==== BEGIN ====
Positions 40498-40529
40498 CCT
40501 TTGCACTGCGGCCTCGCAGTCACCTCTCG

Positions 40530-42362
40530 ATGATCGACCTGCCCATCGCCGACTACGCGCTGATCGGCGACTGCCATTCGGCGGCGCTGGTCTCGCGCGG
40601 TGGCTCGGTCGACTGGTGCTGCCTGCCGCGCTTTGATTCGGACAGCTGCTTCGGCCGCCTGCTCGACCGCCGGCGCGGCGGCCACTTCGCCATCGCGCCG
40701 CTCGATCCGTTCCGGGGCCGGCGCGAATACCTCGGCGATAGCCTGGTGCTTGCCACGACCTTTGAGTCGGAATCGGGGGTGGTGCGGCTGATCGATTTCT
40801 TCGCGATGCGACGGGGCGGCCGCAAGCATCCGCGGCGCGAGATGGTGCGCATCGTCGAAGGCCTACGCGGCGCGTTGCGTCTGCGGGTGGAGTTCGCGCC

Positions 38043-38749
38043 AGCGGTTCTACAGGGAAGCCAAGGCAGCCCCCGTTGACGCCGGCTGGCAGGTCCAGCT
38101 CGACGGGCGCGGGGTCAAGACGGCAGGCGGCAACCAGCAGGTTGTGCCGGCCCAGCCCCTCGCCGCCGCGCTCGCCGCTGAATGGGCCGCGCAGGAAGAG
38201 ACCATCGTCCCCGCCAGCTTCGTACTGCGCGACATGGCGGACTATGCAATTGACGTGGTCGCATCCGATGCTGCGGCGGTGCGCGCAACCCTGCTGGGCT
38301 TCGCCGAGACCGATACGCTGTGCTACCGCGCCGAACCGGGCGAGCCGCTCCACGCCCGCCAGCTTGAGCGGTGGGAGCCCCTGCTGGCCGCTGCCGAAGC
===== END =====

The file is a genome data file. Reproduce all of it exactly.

Positions 40498-40529
40498 CCT
40501 TTGCACTGCGGCCTCGCAGTCACCTCTCG

Positions 40530-42362
40530 ATGATCGACCTGCCCATCGCCGACTACGCGCTGATCGGCGACTGCCATTCGGCGGCGCTGGTCTCGCGCGG
40601 TGGCTCGGTCGACTGGTGCTGCCTGCCGCGCTTTGATTCGGACAGCTGCTTCGGCCGCCTGCTCGACCGCCGGCGCGGCGGCCACTTCGCCATCGCGCCG
40701 CTCGATCCGTTCCGGGGCCGGCGCGAATACCTCGGCGATAGCCTGGTGCTTGCCACGACCTTTGAGTCGGAATCGGGGGTGGTGCGGCTGATCGATTTCT
40801 TCGCGATGCGACGGGGCGGCCGCAAGCATCCGCGGCGCGAGATGGTGCGCATCGTCGAAGGCCTACGCGGCGCGTTGCGTCTGCGGGTGGAGTTCGCGCC

Positions 38043-38749
38043 AGCGGTTCTACAGGGAAGCCAAGGCAGCCCCCGTTGACGCCGGCTGGCAGGTCCAGCT
38101 CGACGGGCGCGGGGTCAAGACGGCAGGCGGCAACCAGCAGGTTGTGCCGGCCCAGCCCCTCGCCGCCGCGCTCGCCGCTGAATGGGCCGCGCAGGAAGAG
38201 ACCATCGTCCCCGCCAGCTTCGTACTGCGCGACATGGCGGACTATGCAATTGACGTGGTCGCATCCGATGCTGCGGCGGTGCGCGCAACCCTGCTGGGCT
38301 TCGCCGAGACCGATACGCTGTGCTACCGCGCCGAACCGGGCGAGCCGCTCCACGCCCGCCAGCTTGAGCGGTGGGAGCCCCTGCTGGCCGCTGCCGAAGC